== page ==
After the parties have responded to the show cause notice as above, CCI will then ask the DG (Director General) to submit his report within the time prescribed by the CCI.

Once the CCI makes a prima facie opinion that the combination is likely to result in an appreciably adverse effect on the competition, then it shall, within 7 days of the receipt of the response from the party or from the date on which DG files his report, whichever is later, ask the parties to the combination to publish the details of the combination in a newspaper in order to bring it to the notice and knowledge of the public and persons affected or likely to be affected by such combination. The parties have to make the publication within 10 working days of the direction by the CCI.

The said newspaper publication is also required to invite any member of the public or the persons affected or likely to be affected by the combination to file their written objections within 15 working days from the date of publication of the notice in the newspapers.

The CCI may further ask for additional information or other information from the parties to the combination within 15 working days from the above date i.e. the last date for written objections by the member of the public etc. And the parties to the combination are required to furnish within 15 working days from CCI request, all the additional information or other information sought for.

After all the information is received within the timelines stipulated above, the CCI shall proceed to decide the case in accordance with the provisions outlined in section 31 of the Act, within 45 working days of the last of the deadlines above. Everywhere it is working days, except 210 days which is actual number of days, not working days.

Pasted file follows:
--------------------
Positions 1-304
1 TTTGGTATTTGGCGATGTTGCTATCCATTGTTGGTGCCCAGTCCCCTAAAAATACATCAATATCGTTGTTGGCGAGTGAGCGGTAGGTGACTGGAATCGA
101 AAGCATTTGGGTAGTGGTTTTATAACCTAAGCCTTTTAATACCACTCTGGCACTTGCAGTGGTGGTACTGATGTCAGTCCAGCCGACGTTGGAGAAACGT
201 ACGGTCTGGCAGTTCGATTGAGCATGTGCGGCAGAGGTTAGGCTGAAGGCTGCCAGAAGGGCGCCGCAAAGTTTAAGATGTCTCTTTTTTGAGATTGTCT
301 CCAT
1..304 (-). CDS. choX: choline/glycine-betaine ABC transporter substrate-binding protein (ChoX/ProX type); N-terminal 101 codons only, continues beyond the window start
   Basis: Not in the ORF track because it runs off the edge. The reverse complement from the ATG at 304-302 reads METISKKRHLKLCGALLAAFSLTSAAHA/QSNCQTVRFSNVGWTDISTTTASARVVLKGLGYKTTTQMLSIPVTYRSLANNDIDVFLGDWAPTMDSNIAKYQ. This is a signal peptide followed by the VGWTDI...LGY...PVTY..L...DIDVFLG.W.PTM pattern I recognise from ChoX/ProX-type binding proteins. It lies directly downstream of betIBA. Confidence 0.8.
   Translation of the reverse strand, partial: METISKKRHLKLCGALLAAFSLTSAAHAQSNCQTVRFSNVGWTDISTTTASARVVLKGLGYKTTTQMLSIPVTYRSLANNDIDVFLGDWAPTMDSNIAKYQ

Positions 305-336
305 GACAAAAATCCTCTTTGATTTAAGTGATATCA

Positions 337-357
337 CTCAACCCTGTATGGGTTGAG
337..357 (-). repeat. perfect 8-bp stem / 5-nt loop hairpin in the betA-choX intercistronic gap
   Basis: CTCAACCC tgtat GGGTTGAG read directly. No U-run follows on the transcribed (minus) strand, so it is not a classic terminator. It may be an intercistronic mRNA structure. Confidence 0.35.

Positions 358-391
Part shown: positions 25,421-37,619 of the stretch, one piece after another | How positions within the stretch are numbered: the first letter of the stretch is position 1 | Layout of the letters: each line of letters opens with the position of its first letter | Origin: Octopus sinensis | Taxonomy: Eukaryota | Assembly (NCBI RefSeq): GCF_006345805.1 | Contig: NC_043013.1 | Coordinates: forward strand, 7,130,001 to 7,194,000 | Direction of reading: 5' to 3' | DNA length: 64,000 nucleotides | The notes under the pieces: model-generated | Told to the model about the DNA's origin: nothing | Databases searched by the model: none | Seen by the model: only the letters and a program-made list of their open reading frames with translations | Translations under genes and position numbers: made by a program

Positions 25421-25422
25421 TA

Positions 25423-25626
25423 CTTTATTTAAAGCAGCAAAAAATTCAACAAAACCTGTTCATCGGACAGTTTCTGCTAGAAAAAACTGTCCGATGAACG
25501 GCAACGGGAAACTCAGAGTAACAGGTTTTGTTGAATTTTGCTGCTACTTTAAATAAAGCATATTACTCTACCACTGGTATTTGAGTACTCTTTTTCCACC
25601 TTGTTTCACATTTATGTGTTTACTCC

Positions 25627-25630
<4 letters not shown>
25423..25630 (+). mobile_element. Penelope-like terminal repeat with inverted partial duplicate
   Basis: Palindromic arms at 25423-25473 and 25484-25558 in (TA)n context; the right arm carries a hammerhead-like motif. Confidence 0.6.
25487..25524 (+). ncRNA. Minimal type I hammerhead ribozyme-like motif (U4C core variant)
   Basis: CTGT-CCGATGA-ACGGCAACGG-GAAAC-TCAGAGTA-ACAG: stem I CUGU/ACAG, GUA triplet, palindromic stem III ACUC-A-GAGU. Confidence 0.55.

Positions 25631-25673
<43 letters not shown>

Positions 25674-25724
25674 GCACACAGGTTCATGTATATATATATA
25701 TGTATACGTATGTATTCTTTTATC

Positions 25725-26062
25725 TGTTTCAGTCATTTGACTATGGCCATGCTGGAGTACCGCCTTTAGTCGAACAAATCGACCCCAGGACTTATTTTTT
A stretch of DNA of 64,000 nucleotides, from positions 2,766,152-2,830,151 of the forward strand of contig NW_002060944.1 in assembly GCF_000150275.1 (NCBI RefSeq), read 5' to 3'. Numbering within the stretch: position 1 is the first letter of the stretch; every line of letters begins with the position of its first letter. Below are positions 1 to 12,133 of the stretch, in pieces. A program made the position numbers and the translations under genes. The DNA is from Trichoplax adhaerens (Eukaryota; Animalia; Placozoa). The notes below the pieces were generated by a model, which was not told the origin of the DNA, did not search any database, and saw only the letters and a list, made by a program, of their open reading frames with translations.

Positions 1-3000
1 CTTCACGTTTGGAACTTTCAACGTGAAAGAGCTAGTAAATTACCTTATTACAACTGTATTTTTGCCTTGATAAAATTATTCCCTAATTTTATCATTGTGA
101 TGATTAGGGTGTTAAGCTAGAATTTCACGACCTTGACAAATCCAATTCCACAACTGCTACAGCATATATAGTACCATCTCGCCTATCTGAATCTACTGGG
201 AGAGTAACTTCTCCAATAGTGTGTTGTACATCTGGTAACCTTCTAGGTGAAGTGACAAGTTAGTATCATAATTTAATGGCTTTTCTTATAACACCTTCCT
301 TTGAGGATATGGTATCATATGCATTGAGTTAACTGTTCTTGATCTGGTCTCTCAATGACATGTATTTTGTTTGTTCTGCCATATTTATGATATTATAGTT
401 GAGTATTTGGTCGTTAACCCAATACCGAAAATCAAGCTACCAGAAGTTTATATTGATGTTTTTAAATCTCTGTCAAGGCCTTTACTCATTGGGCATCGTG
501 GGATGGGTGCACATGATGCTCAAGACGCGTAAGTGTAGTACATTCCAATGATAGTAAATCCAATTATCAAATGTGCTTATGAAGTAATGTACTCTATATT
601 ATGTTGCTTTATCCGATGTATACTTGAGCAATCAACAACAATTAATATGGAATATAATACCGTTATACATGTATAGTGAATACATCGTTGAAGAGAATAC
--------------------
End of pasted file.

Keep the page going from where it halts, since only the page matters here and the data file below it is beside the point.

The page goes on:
Section 29 is when the CCI suo moto comes to a prima facie opinion regarding the appreciably adverse effect on competition of any combination and section 30 is when the parties give a notice u/s 6(2) to the CCI. Even when the parties given notice as required u/s 6(2), the same procedure as outlined in section 29 shall apply.

Section 31 is where the orders of CCI comes in. Where the CCI is of the opinion that any combination is not or not likely to have any appreciably adverse effect on competition, then it may allow the combination by passing an order to that effect. Alternatively, if it feels otherwise, then it may not allow the combination.

CCI can also propose modification to the combination if it feels that suitable modification to the combination can bring the combination within the ambit of a permissible combination. If the parties accept such modification, then they are bound to carry out such modifications as proposed by the CCI within the period stipulated by the CCI.

Where the parties do not accept the modification proposal of the CCI, then within 30 days of the proposal by the CCI, they can submit their own amendment to the modification. And if the CCI agrees with the amendment proposed by the parties, then CCI shall approve the combination.